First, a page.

We do not learn from experience … we learn from reflecting on experience. – John Dewey
I’ve wanted to include a series of pauses along my creative path for a while. Something to remind me that I just need to stop and reflect far more than I have thus far in this life. I couldn’t think how until I came across this in the latest Faye Kellerman, where she alludes to the character’s Shabbat –
‘Decker’s comma, a pause in the week to take a breath before rushing off to finish the sentence of one’s life.’
How great is that?
But ‘comma’ didn’t exactly set me alight – I know it’s a useful little chap – and I use the term ‘Chap’ with some hesitation, following a bit of a set-to with a male friend who remains convinced that commas are ‘Most surely female as they interrupt everything …’
Now I cannot, of course, speak for the whole of womankind but, being something of a prolific interrupter (and user of commas …), I did indeed concede the point to him, but only just, and most certainly not here …
Nevertheless, comma is a bit bland – I am after all she who yearned to one day be a coiffured floaty creature, effortlessly feminine and sophisticated, releasing her inner Vivienne Leigh wherever she went – far too glamorous for a mere comma though, sadly, with size nine feet and alopecia I was never likely to ever make that particular cut …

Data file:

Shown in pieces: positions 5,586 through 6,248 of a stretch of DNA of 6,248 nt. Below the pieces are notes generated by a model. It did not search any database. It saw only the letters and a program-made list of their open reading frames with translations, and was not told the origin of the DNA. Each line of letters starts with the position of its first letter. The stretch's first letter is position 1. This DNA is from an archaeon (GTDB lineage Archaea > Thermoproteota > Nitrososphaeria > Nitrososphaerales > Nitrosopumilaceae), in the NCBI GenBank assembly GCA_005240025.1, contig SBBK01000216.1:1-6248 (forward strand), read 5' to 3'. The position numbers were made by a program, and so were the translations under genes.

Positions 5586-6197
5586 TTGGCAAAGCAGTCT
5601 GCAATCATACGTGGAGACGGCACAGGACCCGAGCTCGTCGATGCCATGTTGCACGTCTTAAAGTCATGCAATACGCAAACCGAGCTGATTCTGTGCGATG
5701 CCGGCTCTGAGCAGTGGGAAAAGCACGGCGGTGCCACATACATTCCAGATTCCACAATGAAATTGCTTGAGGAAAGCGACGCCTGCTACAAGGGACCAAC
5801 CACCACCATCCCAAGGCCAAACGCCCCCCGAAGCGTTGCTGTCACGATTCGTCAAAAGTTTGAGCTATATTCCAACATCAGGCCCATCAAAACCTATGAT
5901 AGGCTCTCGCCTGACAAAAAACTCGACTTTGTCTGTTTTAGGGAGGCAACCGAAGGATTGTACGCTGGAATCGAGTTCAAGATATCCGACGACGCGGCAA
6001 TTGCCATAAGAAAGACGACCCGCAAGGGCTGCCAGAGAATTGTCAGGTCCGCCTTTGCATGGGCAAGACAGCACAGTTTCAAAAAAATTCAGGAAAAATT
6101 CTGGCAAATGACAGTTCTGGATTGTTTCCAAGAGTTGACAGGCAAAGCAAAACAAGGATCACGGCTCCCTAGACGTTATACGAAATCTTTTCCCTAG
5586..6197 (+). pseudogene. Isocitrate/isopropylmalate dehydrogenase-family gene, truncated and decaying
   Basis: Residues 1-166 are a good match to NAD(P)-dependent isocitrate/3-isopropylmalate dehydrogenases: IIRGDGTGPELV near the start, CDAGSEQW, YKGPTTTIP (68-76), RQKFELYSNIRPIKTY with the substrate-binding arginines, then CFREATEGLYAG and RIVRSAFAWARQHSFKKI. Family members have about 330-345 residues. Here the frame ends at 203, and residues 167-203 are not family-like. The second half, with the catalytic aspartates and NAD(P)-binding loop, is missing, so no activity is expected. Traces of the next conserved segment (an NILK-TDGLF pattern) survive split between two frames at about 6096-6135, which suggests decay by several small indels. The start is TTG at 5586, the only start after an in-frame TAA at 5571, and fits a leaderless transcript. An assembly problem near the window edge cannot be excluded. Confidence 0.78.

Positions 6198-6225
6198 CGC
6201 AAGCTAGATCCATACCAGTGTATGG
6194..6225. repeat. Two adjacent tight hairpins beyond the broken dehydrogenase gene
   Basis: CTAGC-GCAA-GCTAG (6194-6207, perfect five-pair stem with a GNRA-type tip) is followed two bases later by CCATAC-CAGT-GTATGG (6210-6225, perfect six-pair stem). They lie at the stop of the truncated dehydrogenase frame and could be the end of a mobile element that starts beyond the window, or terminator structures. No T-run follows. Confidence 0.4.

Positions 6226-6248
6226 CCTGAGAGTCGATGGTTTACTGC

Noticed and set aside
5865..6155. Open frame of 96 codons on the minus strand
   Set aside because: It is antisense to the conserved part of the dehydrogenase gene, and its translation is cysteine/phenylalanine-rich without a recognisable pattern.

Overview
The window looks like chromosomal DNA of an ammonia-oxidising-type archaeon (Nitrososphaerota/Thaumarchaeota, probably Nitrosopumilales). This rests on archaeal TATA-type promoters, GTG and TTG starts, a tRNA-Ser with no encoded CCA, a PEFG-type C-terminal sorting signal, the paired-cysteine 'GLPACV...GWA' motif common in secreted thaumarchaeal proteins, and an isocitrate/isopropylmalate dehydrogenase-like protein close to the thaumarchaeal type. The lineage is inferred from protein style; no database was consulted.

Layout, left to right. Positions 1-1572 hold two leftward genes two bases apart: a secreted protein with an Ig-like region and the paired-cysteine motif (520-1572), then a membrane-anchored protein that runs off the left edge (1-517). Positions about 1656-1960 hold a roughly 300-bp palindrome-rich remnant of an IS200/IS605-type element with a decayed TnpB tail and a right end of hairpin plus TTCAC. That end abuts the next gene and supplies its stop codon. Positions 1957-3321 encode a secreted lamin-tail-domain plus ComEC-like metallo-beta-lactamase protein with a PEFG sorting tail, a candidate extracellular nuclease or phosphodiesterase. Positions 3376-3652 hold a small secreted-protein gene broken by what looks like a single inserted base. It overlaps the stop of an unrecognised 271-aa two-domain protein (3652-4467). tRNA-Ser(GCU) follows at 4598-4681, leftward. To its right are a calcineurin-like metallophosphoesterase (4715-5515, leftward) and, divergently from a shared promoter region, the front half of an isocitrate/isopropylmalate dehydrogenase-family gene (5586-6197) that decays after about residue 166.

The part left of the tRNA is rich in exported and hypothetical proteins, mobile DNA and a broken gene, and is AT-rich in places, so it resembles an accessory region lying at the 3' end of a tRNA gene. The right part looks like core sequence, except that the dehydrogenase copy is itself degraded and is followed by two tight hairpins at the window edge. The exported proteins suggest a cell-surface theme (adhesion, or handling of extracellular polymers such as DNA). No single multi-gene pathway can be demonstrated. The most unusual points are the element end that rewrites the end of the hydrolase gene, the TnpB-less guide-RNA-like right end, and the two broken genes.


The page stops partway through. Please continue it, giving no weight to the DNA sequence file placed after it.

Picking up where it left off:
But a girl can stop, and dream, and look.
And find –
‘… caesura – any break, pause or interruption …’
Floaty, sophisticated and Vivienne Leigh, all rolled into one.
Eat your heart out, comma.
So here we are, the starting point of my caesuras which, by happy coincidence, is not only the month of my birth but also the point in the year when I stop to reflect on that which has been.
My harvest, where I gather afterthoughts which, with Mother Nature, is the time when the fruits of my labour become most apparent.
What is going well, what I could have done better and what I should never have done at all. Thus, proving why afterthoughts are such inconsistent things – some rich and plentiful like nature’s bounty, whilst others fall on stony ground, unlikely to flourish further.
Perhaps that’s why they have something of the negative about them – oft perceived as the little sticks of (too) late wisdom used to beat ourselves, or sharply prod the ribs of our psyche.
But instead we should treat them with positivity – sift, sort and store – the seeds of realisation and change for next year, and all the years to follow …
Enabling us all to complete the sentence of our life …